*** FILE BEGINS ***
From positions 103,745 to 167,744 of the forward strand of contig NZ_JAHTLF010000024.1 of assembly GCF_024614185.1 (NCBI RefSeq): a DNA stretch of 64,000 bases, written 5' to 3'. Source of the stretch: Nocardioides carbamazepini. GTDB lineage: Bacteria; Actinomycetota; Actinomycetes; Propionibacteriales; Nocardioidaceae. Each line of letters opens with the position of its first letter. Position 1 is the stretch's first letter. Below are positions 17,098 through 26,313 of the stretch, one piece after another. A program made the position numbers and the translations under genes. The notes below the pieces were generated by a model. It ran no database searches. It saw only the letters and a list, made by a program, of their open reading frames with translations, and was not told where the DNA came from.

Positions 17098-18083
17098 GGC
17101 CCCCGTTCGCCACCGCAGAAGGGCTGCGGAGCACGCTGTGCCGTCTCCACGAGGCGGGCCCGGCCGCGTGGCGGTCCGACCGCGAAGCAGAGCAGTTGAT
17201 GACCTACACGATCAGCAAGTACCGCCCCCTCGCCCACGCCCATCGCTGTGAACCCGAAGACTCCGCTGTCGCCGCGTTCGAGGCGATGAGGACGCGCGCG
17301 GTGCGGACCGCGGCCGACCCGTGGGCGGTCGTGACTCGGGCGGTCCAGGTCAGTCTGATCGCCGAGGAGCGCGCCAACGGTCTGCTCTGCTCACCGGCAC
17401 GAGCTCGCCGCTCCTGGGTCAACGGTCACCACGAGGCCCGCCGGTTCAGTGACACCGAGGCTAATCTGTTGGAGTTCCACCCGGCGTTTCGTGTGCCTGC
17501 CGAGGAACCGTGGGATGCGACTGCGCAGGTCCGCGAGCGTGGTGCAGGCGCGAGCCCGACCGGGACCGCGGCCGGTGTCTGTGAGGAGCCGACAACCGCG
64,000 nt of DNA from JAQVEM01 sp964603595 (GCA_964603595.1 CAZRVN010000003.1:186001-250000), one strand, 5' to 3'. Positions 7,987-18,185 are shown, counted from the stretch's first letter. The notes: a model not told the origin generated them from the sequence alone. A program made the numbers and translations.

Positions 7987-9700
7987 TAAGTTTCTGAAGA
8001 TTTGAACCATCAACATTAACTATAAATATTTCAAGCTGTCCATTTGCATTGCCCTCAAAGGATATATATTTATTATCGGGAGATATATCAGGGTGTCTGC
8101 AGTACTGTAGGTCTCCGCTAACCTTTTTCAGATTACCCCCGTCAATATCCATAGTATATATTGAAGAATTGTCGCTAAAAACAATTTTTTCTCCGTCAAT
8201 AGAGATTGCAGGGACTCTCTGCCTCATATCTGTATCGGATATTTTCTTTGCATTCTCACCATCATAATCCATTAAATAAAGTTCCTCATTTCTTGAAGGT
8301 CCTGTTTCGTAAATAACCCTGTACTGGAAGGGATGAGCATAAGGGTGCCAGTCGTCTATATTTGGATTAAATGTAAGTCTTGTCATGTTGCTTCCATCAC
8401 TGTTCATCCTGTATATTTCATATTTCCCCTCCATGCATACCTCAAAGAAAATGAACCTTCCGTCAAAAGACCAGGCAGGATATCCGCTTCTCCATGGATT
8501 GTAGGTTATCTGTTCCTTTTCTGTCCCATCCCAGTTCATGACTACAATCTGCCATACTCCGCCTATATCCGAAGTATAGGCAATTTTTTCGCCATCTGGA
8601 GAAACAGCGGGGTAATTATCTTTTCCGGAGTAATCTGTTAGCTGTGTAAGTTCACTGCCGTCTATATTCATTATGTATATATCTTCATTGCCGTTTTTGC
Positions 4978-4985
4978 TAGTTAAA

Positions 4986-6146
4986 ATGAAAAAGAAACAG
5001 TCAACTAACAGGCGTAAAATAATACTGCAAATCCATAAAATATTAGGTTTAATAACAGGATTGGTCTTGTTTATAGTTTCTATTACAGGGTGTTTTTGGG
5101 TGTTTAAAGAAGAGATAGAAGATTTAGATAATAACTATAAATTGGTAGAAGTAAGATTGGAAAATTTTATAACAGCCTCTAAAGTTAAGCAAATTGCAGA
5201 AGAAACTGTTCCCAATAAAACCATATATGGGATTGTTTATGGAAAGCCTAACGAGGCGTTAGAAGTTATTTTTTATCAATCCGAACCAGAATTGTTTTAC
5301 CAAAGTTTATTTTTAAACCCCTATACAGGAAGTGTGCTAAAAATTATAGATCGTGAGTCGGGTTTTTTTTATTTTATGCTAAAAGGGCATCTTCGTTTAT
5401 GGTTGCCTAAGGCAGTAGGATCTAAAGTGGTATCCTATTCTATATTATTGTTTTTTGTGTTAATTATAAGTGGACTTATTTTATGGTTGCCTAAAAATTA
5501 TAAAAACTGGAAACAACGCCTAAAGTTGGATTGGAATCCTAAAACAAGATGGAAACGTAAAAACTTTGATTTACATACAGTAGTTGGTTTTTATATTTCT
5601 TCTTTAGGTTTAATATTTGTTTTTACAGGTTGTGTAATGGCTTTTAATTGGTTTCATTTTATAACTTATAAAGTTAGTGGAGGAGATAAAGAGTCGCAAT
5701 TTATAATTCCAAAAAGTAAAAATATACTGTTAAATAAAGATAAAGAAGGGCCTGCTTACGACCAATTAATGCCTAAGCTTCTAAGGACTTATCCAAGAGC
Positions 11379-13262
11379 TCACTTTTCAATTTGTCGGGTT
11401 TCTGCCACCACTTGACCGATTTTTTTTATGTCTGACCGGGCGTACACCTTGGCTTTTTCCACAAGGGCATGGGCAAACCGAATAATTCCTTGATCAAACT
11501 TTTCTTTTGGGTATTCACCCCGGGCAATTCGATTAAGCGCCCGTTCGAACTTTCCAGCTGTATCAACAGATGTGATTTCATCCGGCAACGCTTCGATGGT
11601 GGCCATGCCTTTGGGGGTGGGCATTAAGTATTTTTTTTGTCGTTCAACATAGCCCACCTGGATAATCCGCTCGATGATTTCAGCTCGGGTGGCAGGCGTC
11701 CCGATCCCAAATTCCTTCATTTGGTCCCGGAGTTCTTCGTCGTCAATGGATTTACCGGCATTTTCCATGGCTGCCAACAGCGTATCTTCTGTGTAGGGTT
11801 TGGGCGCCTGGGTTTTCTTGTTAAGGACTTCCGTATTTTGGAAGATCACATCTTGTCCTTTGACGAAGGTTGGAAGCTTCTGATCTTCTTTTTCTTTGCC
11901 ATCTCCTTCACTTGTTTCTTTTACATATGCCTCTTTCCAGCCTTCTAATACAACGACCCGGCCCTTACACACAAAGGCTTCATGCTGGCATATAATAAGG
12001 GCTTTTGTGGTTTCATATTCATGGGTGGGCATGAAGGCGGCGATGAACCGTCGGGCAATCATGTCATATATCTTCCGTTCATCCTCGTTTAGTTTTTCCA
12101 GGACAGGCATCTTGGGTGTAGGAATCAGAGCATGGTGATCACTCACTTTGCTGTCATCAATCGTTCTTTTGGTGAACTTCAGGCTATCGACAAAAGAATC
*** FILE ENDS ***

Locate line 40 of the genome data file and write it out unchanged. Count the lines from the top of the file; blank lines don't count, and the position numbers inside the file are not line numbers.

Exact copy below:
12101 GGACAGGCATCTTGGGTGTAGGAATCAGAGCATGGTGATCACTCACTTTGCTGTCATCAATCGTTCTTTTGGTGAACTTCAGGCTATCGACAAAAGAATC